Andy Granatelli: The Indomitable Showman

Though he immodestly titled his memoirs They Call Me Mister 500, Andy Granatelli actually was behind the wheel at the famed Indianapolis Motor Speedway just once, in the time trials in 1948. Back then, he was billed “Antonio the Great, Famed Italian Speed Ace,” even though he hailed from Chicago and had raced only a few times, on state fairgrounds and small tracks in the Midwest. Despite the hype, Granatelli’s career as an Indy driver ended ignominiously, when he crashed, …

11 Things We Didn’t Know Last Week

News, discoveries and fun …   1. Dr. Phil has a $65,000 “fountain of youth” pod — reportedly one of only 16 in the world — in his house. (Learn more at AARP) 2.Passengers and crew members on a flight diverted to Newfoundland on Sept. 11, 2001, have helped send to college more than 130 students from Lewisporte, the tiny Canadian town that took in the flight members. (Learn more at AARP) 3. Researchers at Carnegie Mellon University in Pittsburgh have …

Computer-Operated Car Takes Congressman for a Ride

Rep. Bill Shuster (R-Pa.) yelled at his driver on the way to the airport on Sept. 6, but the driver didn’t even bother to respond. It was a computer. Shuster, the chairman of the House Transportation and Infrastructure Committee, was testing a driverless car, designed by Carnegie Mellon University researchers, on a 30-mile ride to Pittsburgh International Airport. One of the researchers was positioned in the driver’s seat — just in case. (Or maybe to make sure that people in other …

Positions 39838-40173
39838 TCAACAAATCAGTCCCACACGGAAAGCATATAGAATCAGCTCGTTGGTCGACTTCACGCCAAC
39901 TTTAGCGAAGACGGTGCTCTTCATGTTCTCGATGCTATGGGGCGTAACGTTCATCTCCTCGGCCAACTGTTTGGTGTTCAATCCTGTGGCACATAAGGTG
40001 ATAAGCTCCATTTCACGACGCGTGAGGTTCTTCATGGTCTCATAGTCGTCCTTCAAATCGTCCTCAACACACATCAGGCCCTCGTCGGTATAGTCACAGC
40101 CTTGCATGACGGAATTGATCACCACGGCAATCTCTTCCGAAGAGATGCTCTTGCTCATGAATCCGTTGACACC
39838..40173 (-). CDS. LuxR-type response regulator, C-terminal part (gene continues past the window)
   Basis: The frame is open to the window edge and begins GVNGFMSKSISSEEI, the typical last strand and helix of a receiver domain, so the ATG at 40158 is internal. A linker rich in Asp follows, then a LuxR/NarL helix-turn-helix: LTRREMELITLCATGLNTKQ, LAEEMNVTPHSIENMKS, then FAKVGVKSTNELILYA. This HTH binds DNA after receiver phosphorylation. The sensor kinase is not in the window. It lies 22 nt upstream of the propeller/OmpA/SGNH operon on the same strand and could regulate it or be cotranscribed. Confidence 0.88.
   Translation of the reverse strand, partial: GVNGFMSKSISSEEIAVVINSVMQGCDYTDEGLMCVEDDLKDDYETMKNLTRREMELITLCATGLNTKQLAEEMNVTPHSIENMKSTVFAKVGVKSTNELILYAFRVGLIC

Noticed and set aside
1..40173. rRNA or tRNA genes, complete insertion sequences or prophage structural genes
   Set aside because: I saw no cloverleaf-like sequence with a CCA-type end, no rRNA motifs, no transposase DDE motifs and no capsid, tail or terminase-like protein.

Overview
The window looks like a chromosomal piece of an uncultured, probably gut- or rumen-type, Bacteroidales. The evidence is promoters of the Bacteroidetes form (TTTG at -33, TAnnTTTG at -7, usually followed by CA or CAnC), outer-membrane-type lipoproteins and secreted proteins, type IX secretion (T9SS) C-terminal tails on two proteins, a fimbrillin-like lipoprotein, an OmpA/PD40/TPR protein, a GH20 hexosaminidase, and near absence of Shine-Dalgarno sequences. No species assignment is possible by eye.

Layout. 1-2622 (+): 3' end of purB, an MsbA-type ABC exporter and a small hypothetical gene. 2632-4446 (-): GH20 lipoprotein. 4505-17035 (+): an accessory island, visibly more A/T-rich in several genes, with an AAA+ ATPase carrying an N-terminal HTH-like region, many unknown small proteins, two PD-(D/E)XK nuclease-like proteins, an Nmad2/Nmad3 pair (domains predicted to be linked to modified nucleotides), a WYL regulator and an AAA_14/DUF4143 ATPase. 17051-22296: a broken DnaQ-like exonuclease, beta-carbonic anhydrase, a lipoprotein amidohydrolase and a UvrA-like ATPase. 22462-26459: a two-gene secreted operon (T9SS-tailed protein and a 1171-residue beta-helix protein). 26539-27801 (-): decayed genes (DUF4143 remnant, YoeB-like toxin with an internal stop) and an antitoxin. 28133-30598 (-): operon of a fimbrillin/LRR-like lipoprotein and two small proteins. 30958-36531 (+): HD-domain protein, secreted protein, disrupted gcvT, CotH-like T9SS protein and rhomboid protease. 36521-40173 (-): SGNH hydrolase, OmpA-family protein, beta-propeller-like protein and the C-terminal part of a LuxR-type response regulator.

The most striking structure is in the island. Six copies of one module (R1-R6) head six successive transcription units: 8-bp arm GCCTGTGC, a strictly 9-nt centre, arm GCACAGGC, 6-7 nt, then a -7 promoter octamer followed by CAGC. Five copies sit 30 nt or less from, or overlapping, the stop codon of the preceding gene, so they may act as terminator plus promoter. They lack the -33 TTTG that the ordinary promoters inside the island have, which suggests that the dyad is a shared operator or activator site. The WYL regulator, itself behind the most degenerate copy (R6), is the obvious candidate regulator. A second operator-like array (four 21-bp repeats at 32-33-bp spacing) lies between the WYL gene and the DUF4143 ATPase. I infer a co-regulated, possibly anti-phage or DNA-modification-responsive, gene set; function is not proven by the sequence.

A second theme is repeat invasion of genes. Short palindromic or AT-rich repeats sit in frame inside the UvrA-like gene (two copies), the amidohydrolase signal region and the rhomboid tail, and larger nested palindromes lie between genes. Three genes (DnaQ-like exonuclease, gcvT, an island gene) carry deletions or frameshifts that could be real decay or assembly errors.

Car Talk — The Future of Driving Safety

Editor’s note. This is the first in a series from Ford that will talk about older drivers, technology and the future of transportation. Today’s post is by Mike Shulman, Technical Leader for Ford Active Safety Research. Like many fans of the NPR program Car Talk, I’ll miss the entertaining banter of brothers Ray and Tom Magliozzi (otherwise known as Click and Clack, the Tappet Brothers). No one can turn a car calamity into comic relief quite like they can! The …

Lessons from the Bullying Video That Went Viral

The following is a guest post from Bill Hogan, a writer and editor on the AARP Media News team. “Sticks and stones may break my bones, but words will never hurt me.” How many of us had to say that in “repeat-after-me” drills when we were growing up? I don’t know about you, but I never really believed it. Words can hurt. Millions of us could see that in the video-gone-viral of Karen Huff Klein, a 68-year-old school bus monitor …